The fact that it has become personal between Kerry and Israel does neither country any good and that is why even though the anger in the Jewish state at the secretary was universal, Ron Dermer, Israel’s ambassador to the U.S., rightly sought to disassociate his government from any personal attacks on Kerry today. But as with previous tiffs in which the administration expressed anger about criticism of the secretary, the focus on defending Kerry’s honor or good intentions is beside the point. Though he continues to pose as the tireless worker for peace that is being unfairly targeted for his even-handed approach, it’s time to realize that Kerry actually deserves a not inconsiderable share of the blame for the situation.
Even if we are to credit Kerry, as Dermer suggests, for his good intentions, the secretary deserves every bit of the opprobrium that has been leveled at him by Israelis from the right to the left.
Kerry’s disastrous intervention in the current fighting demonstrated the utter and complete incoherence of the position that he has carved out for the United States. On the one hand, Kerry has prioritized the effort to create a two-state solution to the Israeli-Palestinian conflict. But by seeking to save Hamas by granting it concessions in the form of open borders rather than forcing the demilitarization that he belatedly endorsed, Kerry is making such a peace deal impossible.
The depth of the contradictions here are hard to comprehend. On the one hand, following President Obama’s lead, Kerry has praised Palestinian Authority leader Mahmoud Abbas endlessly as a true partner for peace even though the PA chief has repeatedly turned down chances to negotiate seriously. But by seeking to place constraints on Israeli military actions directed at degrading Hamas’s capability to launch terror attacks, Kerry is actually undermining Abbas. His cease-fire proposal wasn’t so much an insult to Israel as it was to the PA. Though publicly condemning Israeli actions, it’s no secret that Abbas is hoping that the Jewish state will remove his on-again-off-again rival/partner in the Palestinian government from the scene. By endorsing the proposal for a cease-fire that came from Hamas allies Qatar and Turkey, Kerry stabbed Abbas in the back.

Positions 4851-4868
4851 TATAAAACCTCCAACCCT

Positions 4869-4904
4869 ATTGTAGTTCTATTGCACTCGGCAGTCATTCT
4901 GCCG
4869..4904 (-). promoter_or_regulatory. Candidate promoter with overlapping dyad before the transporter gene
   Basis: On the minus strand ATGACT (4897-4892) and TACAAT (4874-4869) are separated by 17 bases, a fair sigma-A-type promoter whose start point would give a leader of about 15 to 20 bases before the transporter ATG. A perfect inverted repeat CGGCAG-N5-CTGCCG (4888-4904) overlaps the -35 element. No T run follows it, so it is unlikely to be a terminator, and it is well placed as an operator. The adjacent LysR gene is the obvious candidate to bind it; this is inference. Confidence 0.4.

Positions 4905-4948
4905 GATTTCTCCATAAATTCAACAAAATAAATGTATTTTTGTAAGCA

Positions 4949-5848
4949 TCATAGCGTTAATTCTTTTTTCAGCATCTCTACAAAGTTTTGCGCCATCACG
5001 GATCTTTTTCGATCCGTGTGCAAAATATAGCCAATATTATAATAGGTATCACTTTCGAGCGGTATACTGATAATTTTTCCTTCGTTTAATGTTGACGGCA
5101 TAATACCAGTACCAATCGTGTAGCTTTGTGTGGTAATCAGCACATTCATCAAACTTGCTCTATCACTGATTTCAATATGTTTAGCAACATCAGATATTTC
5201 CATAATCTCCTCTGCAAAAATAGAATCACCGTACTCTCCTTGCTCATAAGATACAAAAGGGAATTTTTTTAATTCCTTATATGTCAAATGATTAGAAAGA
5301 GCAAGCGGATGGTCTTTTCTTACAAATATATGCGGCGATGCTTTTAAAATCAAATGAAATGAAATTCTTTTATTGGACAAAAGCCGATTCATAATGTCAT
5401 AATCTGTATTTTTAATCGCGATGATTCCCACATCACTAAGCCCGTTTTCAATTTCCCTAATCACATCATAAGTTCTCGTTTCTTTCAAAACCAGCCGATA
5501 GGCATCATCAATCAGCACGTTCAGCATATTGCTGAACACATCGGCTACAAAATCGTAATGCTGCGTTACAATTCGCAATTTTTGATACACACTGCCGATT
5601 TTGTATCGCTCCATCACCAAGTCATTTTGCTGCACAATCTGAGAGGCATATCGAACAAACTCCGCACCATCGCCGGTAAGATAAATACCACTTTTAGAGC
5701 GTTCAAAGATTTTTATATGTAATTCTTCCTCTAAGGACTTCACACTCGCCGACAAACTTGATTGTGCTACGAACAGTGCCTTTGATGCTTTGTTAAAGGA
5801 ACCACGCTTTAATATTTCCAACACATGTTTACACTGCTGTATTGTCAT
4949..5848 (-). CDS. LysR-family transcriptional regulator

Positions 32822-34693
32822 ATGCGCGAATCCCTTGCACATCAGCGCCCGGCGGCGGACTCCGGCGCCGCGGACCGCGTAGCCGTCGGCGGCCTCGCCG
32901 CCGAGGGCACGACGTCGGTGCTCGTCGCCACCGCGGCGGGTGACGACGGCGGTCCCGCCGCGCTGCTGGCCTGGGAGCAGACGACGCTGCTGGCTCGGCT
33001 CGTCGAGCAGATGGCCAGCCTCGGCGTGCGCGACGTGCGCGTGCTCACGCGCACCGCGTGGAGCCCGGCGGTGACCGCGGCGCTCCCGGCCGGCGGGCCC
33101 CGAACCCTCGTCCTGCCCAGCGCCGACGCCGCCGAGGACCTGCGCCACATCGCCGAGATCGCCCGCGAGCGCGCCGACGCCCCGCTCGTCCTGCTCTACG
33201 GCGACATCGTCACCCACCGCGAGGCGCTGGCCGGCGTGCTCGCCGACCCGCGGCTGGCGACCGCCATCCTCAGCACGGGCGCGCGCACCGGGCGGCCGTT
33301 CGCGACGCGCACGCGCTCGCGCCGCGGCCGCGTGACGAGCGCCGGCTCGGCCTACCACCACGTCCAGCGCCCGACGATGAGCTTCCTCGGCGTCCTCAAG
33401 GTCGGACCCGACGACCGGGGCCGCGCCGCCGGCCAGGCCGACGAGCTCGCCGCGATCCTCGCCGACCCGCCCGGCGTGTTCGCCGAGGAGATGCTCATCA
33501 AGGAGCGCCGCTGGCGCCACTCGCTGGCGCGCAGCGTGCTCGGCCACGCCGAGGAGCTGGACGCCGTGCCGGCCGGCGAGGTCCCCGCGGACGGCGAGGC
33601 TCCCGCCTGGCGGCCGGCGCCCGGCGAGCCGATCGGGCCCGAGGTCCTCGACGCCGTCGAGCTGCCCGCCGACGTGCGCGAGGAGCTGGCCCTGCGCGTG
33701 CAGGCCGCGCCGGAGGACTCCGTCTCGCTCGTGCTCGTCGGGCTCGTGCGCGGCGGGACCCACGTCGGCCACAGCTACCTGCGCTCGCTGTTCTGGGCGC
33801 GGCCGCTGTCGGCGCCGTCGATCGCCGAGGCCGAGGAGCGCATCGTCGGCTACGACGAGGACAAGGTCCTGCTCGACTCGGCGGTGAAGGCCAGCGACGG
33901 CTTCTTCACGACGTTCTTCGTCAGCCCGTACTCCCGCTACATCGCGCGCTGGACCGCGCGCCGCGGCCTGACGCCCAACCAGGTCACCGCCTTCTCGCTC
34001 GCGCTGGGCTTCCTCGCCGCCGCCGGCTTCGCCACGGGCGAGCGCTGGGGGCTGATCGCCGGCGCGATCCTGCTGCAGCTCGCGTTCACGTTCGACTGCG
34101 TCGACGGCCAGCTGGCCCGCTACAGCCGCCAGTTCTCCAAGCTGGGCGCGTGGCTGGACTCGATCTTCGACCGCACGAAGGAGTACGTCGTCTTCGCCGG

But the incompetence didn’t begin with one ill-considered piece of diplomatic ineptitude. It must be understood that nothing that is going on today—including the grievous casualty toll inside Gaza—would have happened had not Kerry single-handedly forced both Abbas and the Israelis into a negotiation that both knew would only lead to disaster. Throughout the nine months during which the secretary orchestrated a new round of peace talks between Israel and the PA, the administration was warned that the problem wasn’t just that the effort couldn’t succeed so long as the Palestinians were divided between Abbas’s Fatah and Hamas. It was that once the failure occurred, it would provide a justification for a new round of violence in the same manner that past such efforts had done. Kerry not only ignored those warnings but raised the stakes by personally speaking about a third intifada happening if the two sides didn’t do as he bid. Those who pointed out that this was a self-fulfilling prophecy were denounced as insufficiently supportive of peace. But the reality is that Kerry not only set the stage for this new outbreak, he more or less gave Hamas a green light to go ahead and start shooting.
The only common threads in Kerry’s diplomatic endeavors have been his enormous self-regard and a clear animus for the Netanyahu government. Either of these foibles would be forgivable if Kerry were focused on actions that would advance a two-state solution. But by pushing for a settlement when Abbas was unable to comply and then disingenuously blaming his failure on Israel, Kerry hurt the PA and set back any chance for peace. Once Hamas escalated the current fighting, he again took his eye off the ball and focused entirely on pushing for a cease-fire that would enhance the Islamists’ prestige and marginalize the Palestinians that he had championed.